Women Leaders Index Gender Equality Case Study: Italy

By on 05/09/2017
The Women leaders Index examines gender equality in Italy's senior civil service

Every country has a different story to tell on women leaders in the civil service. Interviewing experts on the findings of our Women Leaders Index – which tracks the proportion of female senior civil servants, national politicians and business leaders in G20 and EU member states – we’ve examined the agenda’s achievements and the remaining obstacles in 11 national case studies

Italy is one of only two G20 countries to have seen a fall in the proportion of women in its top civil service jobs this year. And if we consider its overall progress since 2013 – or, indeed, since 2007 in the EU table – it’s clear that forward progress has only ever been faltering.

Italy started well above the average of the other countries in its group of seven; but as the other nations have made progress, Italy has fallen below the average of its peer group.

Whilst the middle seven G20 nations have, on average, shown faster movement towards gender parity than the top or bottom groups, Italy’s progress went into reverse last year – and the country has never matched the average progress within that middle group.

According to the European Gender Equality Index, Italy has the lowest level of gender equality in the EU. Female civil servants aspiring to leadership positions have few role models; it was 30 years after the 1946 foundation of the republic that the first female minister was appointed, and the country has never had a woman president or prime minister.

Yet as many women as men join the civil service every year, according to Edoardo Ongaro, Professor of Public Management at the UK’s Open Universit and President of the European Group for Public Administration.  So why don’t they make it to the uppermost ranks?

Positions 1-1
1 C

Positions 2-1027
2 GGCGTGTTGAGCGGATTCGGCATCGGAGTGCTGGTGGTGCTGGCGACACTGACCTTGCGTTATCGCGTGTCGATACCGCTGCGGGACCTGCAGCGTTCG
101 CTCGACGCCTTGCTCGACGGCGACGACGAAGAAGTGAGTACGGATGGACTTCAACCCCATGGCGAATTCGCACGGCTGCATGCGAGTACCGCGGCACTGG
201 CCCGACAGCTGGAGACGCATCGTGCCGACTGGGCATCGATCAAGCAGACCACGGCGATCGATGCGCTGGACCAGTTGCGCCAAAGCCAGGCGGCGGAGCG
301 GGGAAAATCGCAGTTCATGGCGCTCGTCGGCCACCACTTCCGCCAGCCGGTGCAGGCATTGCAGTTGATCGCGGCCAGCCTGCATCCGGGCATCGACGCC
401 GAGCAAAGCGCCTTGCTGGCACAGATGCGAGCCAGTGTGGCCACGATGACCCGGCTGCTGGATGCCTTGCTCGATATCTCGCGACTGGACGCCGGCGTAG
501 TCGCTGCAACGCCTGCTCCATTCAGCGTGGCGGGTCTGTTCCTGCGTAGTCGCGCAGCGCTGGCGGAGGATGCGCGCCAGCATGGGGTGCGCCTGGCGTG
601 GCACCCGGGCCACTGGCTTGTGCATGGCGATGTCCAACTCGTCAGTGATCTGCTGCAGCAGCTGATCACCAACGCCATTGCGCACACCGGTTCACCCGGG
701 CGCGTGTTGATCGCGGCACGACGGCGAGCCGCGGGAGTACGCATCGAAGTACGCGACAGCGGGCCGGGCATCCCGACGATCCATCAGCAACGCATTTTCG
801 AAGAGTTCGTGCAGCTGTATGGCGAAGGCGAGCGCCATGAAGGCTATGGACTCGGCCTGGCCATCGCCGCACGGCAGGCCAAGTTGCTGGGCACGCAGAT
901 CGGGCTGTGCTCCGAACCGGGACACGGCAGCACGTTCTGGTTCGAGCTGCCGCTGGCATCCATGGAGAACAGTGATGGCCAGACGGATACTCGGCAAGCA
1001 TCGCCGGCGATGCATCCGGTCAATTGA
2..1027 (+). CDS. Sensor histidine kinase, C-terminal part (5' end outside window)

Ongaro says that there are some basic structural features of Italian public service that help to explain the imbalance. When a graduate wins the public competition to join the civil service, he says, they join “the ranks of the state technically forever; for the rest of their life”. And because the “Anglo-American model of public sector hiring and firing is not the Continental and certainly not the Italian way”, staff turnover is very low.

It’s also extremely difficult to sack or demote civil servants. “You can’t remove people, you can’t strip them of their grades, and since the mid-‘90s there has been a freeze on hiring,” comments Ongaro. “The public sector workforce has gone down from 3.5 million to three million.

“So you’ve frozen hiring, you can’t fire anyone, you just have to wait for people to retire; and Italians tend to retire later than many other countries. To change the situation, you need time intervals of decades. How on earth can you be effective in a policy to rebalance the gender mix with those constraints?”

The problem for women is compounded by child-rearing, Ongaro says. Italy has one of the longest compulsory statutory maternity leave entitlements in Europe – five months – and mothers can, if they wish, take a phased re-entry into work over as long as three years.